The Civil and Family Law Needs of Indigenous People in WA

Allison, Fiona, Schwartz, Melanie, and Cunneen, Chris (2014) The Civil and Family Law Needs of Indigenous People in WA. Report. Cairns Institute, James Cook University, Cairns, QLD, Australia.

[img]
Preview
PDF (Published Version) - Published Version
Available under License Creative Commons Attribution.

Download (8MB) | Preview
 
106


Abstract

Background: This report presents key findings and recommendations of research conducted in 2012 - 2014 by the Indigenous Legal Needs Project (ILNP) in Western Australia (WA). 1 The ILNP is a national project, which aims to:

• identify and analyse the legal needs of Indigenous communities in non - criminal areas of law (including discrimination, housing and tenancy, child protection, employment, credit and debt, wills and estates, and consumer - related matters); and

• provide an understanding of how legal service delivery might work more effectively to address identified civil and family law needs of Indigenous communities.

ILNP research is intended to benefit Indigenous people by improving access to civil and family law justice.

Methodology: The WA research is based on focus groups with Indigenous participants and interviews with legal and related stakeholders. The eight communities selected in WA for the ILNP research were Balgo, Fitzroy Crossing, Geraldton, Laverton, Narrogin, Perth, Roebourne and Wyndham – representing a cross section of urban, regional and rural communities.

Sixteen focus groups were held with a total of 156 Indigenous community members in these eight WA communities. Separate women and men's focus groups were conducted in each community. Female participants comprised 53.2% of total participants and male participants 46.8%.

Focus group participants completed a questionnaire (see Appendix A ), which covered issues including housing and tenancy, neighbourhood disputes, wills and intestacy, victims' compensation, stolen generations and stolen wages, employment, social security, family matters, discrimination, accident and injury, education, credit and debt, consumer issues and taxation. Some civil law issues not identified in the questionnaire arose in focus group discussions and in stakeholder interviews (see Section 4.14 of the Report).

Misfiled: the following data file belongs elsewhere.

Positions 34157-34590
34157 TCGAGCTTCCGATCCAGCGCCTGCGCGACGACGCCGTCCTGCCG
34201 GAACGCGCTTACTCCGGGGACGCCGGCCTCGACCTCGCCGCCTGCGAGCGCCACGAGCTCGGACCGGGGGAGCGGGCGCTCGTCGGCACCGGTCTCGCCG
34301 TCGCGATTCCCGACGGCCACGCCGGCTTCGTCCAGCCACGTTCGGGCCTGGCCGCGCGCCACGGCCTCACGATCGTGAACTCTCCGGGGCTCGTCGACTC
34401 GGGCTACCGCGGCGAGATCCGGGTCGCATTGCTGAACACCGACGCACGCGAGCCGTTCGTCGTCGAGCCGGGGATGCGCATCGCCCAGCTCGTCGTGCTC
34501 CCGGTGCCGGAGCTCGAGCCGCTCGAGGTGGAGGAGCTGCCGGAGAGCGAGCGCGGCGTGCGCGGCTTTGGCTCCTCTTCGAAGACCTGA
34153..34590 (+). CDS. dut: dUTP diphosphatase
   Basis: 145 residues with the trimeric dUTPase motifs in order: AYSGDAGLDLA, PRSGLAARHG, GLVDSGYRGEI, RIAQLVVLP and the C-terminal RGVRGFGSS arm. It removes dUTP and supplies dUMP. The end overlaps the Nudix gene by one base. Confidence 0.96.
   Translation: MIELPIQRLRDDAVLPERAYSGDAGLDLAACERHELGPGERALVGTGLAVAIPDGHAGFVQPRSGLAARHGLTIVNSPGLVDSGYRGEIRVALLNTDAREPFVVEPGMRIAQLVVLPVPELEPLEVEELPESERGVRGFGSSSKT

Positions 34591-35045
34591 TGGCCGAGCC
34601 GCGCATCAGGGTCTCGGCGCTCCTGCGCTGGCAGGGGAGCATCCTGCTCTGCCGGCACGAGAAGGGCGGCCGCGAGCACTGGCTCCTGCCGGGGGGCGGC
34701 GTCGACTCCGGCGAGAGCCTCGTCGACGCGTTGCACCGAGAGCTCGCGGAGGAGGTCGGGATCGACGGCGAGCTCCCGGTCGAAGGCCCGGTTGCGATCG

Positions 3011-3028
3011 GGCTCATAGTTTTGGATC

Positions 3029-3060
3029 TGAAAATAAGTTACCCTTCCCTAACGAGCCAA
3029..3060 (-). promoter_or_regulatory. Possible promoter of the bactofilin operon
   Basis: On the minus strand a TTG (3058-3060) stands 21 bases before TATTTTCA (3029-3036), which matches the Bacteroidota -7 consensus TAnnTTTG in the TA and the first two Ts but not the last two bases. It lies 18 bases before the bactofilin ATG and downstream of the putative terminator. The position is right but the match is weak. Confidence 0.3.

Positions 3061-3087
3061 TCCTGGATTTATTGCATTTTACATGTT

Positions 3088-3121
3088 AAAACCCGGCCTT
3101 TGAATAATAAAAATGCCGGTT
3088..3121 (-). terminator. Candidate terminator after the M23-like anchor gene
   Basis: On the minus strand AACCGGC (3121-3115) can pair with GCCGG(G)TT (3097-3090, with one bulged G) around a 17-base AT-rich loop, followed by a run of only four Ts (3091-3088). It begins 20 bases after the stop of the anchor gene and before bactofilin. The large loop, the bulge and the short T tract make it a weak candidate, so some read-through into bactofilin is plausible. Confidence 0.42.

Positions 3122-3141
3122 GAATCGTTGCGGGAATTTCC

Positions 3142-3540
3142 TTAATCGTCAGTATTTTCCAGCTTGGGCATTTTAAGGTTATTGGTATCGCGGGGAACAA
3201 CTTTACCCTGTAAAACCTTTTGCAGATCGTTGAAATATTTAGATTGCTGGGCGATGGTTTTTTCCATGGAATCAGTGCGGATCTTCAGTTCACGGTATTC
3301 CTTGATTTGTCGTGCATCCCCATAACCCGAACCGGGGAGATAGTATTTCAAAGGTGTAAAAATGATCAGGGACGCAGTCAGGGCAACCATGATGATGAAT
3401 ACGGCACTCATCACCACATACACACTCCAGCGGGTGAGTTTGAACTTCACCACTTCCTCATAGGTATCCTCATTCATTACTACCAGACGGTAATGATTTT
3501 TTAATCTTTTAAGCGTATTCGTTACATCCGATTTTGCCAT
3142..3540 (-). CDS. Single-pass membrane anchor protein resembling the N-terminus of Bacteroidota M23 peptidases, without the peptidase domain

Over 70 stakeholder organisations servicing or working within the nominated WA communities were also interviewed to explore the experiences, perspectives and understandings of those providing legal or related services. A full list of stakeholders interviewed in WA can be found in Appendix B of the Report.

Item ID: 37250
Item Type: Report (Report)
ISBN: 978-0-9941500-1-1
Related URLs:
Additional Information:

A report of the Australian Indigenous Legal Needs Project in association with Larissa Behrendt and the Jumbunna Indigenous House of Learning.

This report is licenced under a Creative Commons Attribution 3.0 Australia licence. You are free to copy, communicate and adapt this work, so long as you attribute James Cook University [The Cairns Institute] and the authors.

Funders: Australian Research Council (ARC)
Projects and Grants: ARC Linkage Project LP100200455
Date Deposited: 15 Sep 2016 01:41
FoR Codes: 18 LAW AND LEGAL STUDIES > 1801 Law > 180101 Aboriginal and Torres Strait Islander Law @ 100%
SEO Codes: 94 LAW, POLITICS AND COMMUNITY SERVICES > 9404 Justice and the Law > 940405 Law Reform @ 50%
94 LAW, POLITICS AND COMMUNITY SERVICES > 9404 Justice and the Law > 940401 Civil Justice @ 50%
Downloads: Total: 106
Last 12 Months: 5
More Statistics

Actions (Repository Staff Only)

Item Control Page Item Control Page